Southcliffe: 6 Reasons Why It Is The Best British Programme Of The Year

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A few Sundays ago, Channel 4's haunting drama Southcliffe ended. It has left a mark with me ever since. To me it is a beautifully poignant tale of loss, figuratively and literally. Set in the titular fictional town on the North Kent Marshes, it analyses the foreshadowing, the event and the fall-out of a Hungerford-type shooting spree that leaves fifteen dead. Penned by Tony Grisoni, co-writter of Fear and Loathing in Las Vegas and adapter of David Peace's Red Riding Quartet (Red Riding), and directed by 31 year-old director Sean Durkin, winner of the Dramatic Directing Award at the 2011 Sundance Film Festival for Martha Marcy May Marlene, it is a masterpiece of the exploration of grief, loneliness, tragedy and repair through the eyes of several of the townsfolk, the victims of loss and even the eventual gunman. For me, Southcliffe is the best British programme I have seen in a long time, it is daring, dark and artistic in a way that many writers would fear to replicate or even endure for their screenplays, and with a week still left on 4od it is worth a watch...scratch that it is a must watch for connoisseurs of British drama. What follows are the reasons why It Is the best British Programme of the Year. Obviously spoilers from the series will follow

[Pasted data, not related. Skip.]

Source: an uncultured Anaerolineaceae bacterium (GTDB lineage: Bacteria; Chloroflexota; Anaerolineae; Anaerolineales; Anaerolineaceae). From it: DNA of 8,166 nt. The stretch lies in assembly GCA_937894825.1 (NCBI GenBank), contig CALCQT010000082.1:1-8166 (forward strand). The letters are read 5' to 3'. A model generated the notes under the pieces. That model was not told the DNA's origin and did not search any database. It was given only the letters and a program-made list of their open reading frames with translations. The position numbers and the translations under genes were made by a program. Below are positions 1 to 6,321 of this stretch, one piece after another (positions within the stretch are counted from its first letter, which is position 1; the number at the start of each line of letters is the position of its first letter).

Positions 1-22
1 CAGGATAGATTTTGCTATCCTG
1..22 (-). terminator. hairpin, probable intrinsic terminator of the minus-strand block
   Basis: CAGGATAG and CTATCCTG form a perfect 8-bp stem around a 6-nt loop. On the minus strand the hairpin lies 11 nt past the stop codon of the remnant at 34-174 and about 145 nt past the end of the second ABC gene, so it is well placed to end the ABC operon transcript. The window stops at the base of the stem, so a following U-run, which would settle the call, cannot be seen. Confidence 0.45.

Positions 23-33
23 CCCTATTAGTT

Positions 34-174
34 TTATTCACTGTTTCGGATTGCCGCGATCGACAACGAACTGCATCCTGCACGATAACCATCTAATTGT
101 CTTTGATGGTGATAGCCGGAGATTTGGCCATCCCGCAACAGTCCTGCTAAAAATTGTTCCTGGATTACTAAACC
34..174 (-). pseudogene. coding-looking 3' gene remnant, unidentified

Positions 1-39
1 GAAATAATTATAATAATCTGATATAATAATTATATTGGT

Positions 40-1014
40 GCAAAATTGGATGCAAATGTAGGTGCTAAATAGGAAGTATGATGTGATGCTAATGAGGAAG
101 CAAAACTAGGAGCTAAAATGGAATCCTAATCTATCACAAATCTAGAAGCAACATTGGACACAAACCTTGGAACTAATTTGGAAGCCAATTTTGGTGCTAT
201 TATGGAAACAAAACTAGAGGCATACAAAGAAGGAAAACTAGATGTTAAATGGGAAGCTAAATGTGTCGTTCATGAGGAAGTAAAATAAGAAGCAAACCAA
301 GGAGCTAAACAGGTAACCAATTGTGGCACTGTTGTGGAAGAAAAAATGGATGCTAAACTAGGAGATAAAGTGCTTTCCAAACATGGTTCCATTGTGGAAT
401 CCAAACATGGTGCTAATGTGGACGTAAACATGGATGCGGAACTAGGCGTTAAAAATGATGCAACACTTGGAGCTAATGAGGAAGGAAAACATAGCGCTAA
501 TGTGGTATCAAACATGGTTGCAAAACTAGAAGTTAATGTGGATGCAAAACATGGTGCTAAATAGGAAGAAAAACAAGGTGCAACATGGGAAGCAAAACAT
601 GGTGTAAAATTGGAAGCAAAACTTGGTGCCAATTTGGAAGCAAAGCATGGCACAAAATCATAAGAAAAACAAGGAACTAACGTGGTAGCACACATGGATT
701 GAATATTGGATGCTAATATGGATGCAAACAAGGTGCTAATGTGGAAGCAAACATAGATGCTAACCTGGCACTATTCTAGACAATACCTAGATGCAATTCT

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I am an aspiring writer and film critic, recently graduated from the University of Exeter with a BA in Film Studies. I spend my free time developing my square eyes watching films and television, reading novels and playing football. You can contact me at